So, how to narrow down this broad range of aspects that are all incorporated into one field? A good starting point, preferred by many of the physicists that are familiar with the origins of astroparticle physics, is the “discovery” of cosmic rays by Hess in 1911/12. Apart from the fact that this event is not the sole discovery of one single scientist, as will be shown in Section 2 of this article, the history of astroparticle physics has some more components worth casting an eye on. In order not to bias the historical findings with our present-day knowledge of this scientific field, I will proceed chronologically first, showing the major developments in the history of the various segments that are the contents of present-day astroparticle physics. But I will only touch on those aspects that may be interesting in a historical sense and will try not to go too deep into scientific detail. In addition, I will follow the time table (see Table 2) Brown and Hoddeson developed for their review of the beginnings of particle physics [34Jump To The Next Citation Point], which also touches on some aspects of cosmic-ray physics.

Section 3 will deal with the major developments of early cosmic-ray studies. It will provide an overview of well-known events like the “discovery” of cosmic rays by Hess and will put them into context. It will then give a very short summary of the most important technical advances and what role they played for further developments, especially in the early phase of cosmic-ray studies, but also for the emergence of new fields, like particle physics. Section 4 will deal with the events after World War II, a time that is usually referred to as the downfall of cosmic ray studies and the heyday of high-energy-physics with man-made accelerators. In those years other fields and disciplines emerged or gained importance, parts of which had and still have an influence on astroparticle physics. Section 4 will summarize the scientific progress made in those fields and briefly describe their connection to astroparticle physics. Section 5 will cast light on the beginnings of astroparticle physics, as we know it today. Besides bringing together the known facts about the “founding act” and the attempt to explain how it came about, this chapter will deal with the problem of the scientific standing of astroparticle physics. Finally, in Section 6, the open questions concerning the history of astroparticle physics – for this article will certainly find more open questions than answers to them – and the philosophical implications that follow from them, will be shortly discussed.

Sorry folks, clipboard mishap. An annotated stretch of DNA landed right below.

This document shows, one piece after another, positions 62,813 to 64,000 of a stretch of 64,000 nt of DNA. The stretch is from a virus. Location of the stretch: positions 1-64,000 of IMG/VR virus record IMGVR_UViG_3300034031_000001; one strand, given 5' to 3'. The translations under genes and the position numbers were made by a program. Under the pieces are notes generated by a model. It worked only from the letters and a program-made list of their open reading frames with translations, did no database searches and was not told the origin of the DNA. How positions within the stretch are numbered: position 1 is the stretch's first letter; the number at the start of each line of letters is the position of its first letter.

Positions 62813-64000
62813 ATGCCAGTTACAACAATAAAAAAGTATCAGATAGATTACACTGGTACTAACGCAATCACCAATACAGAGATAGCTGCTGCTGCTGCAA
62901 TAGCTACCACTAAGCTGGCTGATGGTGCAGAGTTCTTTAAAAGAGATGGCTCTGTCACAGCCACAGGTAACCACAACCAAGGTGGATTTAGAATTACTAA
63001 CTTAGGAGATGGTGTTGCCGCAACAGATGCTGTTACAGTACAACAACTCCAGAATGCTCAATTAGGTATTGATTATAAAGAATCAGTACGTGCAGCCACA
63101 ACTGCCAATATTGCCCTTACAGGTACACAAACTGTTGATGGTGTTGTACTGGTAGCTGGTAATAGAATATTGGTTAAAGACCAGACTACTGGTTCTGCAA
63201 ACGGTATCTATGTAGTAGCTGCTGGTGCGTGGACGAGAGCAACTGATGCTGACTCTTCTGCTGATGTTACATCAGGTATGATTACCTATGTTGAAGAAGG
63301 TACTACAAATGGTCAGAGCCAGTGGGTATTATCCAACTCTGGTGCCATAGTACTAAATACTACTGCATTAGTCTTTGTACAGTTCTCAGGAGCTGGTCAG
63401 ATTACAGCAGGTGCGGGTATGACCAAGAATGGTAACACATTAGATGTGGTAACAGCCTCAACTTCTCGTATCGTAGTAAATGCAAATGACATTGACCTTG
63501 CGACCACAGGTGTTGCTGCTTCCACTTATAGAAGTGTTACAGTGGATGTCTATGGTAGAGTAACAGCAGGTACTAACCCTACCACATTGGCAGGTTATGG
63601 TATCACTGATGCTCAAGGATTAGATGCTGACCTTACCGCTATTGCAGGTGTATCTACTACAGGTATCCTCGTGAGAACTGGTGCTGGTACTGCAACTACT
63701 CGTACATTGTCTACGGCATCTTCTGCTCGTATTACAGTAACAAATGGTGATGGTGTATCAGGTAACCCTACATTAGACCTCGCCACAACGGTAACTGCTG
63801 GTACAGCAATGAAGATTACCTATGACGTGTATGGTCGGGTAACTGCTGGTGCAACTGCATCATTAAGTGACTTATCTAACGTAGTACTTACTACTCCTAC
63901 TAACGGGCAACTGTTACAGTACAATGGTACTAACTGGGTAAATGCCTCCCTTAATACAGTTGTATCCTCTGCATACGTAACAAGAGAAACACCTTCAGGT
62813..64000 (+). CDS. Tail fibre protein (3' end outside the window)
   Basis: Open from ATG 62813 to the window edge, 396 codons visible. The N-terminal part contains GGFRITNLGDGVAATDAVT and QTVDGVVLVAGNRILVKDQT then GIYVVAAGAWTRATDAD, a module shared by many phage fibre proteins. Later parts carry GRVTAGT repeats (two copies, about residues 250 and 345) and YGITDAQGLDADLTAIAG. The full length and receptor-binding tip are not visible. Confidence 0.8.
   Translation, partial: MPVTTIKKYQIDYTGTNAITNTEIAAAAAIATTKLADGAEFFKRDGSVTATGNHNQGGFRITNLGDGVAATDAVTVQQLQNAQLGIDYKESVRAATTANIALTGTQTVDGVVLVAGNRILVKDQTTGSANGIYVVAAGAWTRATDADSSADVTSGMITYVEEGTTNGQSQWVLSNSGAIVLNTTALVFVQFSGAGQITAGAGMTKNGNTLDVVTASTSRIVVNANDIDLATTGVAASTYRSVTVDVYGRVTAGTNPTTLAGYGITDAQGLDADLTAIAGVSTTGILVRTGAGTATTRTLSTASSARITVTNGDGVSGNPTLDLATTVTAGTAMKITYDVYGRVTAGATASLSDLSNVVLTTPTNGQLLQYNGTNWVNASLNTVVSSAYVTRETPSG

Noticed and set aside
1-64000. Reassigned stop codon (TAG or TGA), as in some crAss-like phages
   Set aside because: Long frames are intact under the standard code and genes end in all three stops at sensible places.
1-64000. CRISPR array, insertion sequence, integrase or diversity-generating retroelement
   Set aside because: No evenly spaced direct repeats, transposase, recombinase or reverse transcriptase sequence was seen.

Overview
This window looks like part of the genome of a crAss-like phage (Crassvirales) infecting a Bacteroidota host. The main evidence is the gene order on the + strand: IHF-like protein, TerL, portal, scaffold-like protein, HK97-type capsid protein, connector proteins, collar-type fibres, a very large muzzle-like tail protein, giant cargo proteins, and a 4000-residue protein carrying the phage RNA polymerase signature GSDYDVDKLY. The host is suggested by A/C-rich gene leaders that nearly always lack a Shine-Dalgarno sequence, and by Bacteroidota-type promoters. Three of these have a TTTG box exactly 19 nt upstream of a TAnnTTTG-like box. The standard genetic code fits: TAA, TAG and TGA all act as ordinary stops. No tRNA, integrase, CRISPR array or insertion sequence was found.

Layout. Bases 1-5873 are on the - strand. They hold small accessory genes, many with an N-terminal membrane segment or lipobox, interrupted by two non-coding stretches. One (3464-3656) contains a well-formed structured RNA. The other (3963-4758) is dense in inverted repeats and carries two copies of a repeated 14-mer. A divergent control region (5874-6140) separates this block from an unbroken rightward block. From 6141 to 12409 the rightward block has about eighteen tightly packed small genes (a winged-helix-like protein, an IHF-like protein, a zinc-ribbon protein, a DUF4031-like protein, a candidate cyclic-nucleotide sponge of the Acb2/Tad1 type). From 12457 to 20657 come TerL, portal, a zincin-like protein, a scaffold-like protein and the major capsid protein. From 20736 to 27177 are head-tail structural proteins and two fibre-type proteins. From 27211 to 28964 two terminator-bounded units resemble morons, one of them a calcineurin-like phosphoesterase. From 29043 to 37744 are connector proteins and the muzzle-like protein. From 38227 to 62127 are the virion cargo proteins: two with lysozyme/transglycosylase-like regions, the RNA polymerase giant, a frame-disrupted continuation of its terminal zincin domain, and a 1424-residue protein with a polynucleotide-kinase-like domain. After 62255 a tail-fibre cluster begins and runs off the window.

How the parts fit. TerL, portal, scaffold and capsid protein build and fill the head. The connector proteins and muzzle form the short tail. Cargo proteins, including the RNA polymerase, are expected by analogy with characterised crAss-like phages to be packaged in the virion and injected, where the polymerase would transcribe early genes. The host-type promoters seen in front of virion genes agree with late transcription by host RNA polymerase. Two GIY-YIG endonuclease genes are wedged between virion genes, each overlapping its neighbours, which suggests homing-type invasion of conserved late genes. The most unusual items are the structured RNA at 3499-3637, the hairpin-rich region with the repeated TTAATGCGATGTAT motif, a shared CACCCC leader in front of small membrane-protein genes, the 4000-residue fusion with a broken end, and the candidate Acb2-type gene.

Table 2: Sequence of development of cosmic-ray physicsa [34Jump To The Next Citation Point]

I.

Prehistory (to 1911, especially from 1900)

“Atmospheric electricity” during calm weather; conductivity of air measured by electrometers; connection with radioactivity of earth and atmosphere; interest was also geophysical and meteorological.

II.

Discovery (1911–14) and exploration (1922–30)

Balloons carrying observers with electrometers measured the altitude dependence of ionization and showed that there is an ionization radiation that comes from above; these measurements began in 1909 and continued (at intervals) to about 1930, in the atmosphere, under water, earth, etc.; the primaries were assumed to be high-energy photons from outer space; search for diurnal and annual intensity variations; study of energy inhomogeneity.

III.

Particle physics, early (1930–47)

Direct observation of the primaries was not yet possible, but “latitude effect” showed that they were charged particles; secondary charged-particle trajectories were observed with cloud chambers and counter telescope arrays, and momentum was measured by curvature of trajectory in a magnetic field; discovery of positron and of pair production; soft and penetrating components; radiation processes and electromagnetic cascades; meson theory of nuclear forces; discovery of mesotron (present-day muon); properties of the muon, including mass, lifetime, and penetrability; two-meson theory and the meson “paradox.”

IV.

Particle physics, later (1947–53)

Observation of particle tracks in photographic emulsion; discovery of pion and pion-muon-electron decay chain; nuclear capture of negative pions; observation of cosmic-ray primary protons and fast nuclei; extensive air showers; discovery of the strange particles; the strangeness quantum number.

V.

Astrophysics (1954 and later)

Even now the highest-energy particles are in cosmic rays, but such particles are rare; studies made with rockets and earth satellites; primary energy spectrum, isotopic composition; x-ray and γ-ray astronomy; galactic and extragalactic magnetic fields.

a In successive periods, at least one change occurred that was so significant that it required a totally new interpretation of the previous observations and theories.